The name Lady Jane Forbes, many will remember her as Jane Forbes-Sempill, came to the public’s attention again recently after The Galloway Gazette published the picture of the two lion cubs she and her husband John brought to Auchendoon House, Newton Stewart, in the early 1960s.
That brought back many happy memories, not just for many residents of the town, but also for Lady Forbes herself, who now lives in The Glenkens near Dalry.
Lady Jane was delighted to get the change to reminisce about her exciting life and not just the lion cubs but Newton Stewart Cinema and the Ace riding centre, both of which she was heavily involved in with her husband.
One of the things many people wanted to know after the picture appeared in the paper was how did two lion cubs get to Newton Stewart and whatever happened to them?
Gazette reporter Louise Kerr went to meet this fascinating ‘Lady’ and hear her story.
Jane explained: “In the early 1960 John and I were living in London. He was a film producer and I was an actress and dancer. We were introduced to a woman called June Kay who was setting up a game reserve at Okavango in what was then called Rhodesia (now Zimbabwe). June was very keen to get the tribes there to realise that if they killed the cow there wouldn’t be the calf the following year. They had to realise that the animals needed protecting from the big game hunters.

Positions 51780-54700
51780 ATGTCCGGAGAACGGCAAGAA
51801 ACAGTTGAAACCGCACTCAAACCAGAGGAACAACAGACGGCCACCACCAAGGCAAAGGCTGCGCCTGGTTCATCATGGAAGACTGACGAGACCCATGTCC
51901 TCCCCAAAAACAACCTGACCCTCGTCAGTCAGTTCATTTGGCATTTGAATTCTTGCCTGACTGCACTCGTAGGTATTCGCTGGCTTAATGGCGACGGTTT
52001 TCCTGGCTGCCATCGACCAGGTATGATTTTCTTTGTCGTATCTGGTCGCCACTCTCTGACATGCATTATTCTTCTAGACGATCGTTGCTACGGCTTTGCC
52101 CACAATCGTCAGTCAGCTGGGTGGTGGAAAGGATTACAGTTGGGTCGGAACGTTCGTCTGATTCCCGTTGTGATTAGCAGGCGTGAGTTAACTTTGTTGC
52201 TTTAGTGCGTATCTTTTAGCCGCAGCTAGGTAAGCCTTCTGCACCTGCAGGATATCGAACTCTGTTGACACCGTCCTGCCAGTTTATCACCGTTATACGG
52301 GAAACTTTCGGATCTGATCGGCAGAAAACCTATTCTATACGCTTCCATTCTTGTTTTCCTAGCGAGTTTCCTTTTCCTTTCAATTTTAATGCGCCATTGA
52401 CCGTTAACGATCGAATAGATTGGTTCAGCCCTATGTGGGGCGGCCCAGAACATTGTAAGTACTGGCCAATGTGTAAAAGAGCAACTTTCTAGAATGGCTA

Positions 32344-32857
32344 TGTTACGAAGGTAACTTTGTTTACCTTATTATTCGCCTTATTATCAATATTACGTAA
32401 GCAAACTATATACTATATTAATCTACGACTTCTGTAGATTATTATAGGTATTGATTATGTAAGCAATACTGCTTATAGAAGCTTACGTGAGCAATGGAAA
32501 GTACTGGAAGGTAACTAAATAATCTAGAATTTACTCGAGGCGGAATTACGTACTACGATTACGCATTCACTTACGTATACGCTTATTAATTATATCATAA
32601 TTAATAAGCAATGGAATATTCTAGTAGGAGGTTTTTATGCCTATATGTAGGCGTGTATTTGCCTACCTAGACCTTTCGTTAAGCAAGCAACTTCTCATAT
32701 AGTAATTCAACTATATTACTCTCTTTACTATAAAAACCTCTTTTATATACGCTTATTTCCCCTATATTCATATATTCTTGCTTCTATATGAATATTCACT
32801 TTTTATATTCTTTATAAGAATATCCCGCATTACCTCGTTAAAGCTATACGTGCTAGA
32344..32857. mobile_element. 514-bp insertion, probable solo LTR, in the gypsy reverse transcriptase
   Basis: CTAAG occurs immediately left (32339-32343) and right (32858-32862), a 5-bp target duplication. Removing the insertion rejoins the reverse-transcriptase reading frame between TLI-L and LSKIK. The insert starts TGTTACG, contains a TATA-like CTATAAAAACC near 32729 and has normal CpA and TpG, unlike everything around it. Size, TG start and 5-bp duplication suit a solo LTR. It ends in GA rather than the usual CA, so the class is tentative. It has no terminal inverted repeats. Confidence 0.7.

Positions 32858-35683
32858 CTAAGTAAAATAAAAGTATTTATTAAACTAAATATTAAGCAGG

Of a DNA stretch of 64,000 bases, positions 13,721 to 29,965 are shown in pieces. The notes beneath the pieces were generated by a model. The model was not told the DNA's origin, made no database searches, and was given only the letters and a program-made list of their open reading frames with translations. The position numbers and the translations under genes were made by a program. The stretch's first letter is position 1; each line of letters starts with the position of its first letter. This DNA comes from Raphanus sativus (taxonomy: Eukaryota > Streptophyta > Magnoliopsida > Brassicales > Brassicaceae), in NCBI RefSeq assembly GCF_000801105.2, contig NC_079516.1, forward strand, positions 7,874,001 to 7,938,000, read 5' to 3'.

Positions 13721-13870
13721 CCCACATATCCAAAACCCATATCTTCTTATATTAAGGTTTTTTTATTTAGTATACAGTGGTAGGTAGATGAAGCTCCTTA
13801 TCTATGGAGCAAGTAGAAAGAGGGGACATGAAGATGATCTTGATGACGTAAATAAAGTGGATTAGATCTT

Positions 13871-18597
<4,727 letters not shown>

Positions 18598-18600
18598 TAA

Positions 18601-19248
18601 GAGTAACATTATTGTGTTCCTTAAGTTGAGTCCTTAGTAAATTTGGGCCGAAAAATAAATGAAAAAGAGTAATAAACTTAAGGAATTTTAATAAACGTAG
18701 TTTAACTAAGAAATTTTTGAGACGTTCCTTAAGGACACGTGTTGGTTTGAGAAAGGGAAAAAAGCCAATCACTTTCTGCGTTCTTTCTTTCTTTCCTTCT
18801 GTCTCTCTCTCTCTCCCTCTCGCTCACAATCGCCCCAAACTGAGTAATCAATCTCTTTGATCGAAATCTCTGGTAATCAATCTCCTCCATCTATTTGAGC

“We came up with the idea of making a film to give her plans some publicity and to help raise the money to get the game reserve established. So, we bought these two lion cubs from Dublin Zoo, called Cubby and Tiber, and brought them over to London. We had just about got all the money needed for the reserve raised and we were ready to fly out to make the film when Ian Smith declared UDI (The Unilateral Declaration of Independence) and we were advised not to travel there. Around the same time Born Free was made, which was basically the same story we had for our film, so we were left with two lion cubs in our London home! The next thing someone happened to mention to the RSPCA that there were two lion cubs in a garden in Chelsea!
“That’s when we decided to move up to Newton Stewart. John’s father, who had died the previous year, had been at Auchendoon, and John decided to keep on the house. We all came up on the ‘Paddy’ train to Newton Stewart, including the cubs.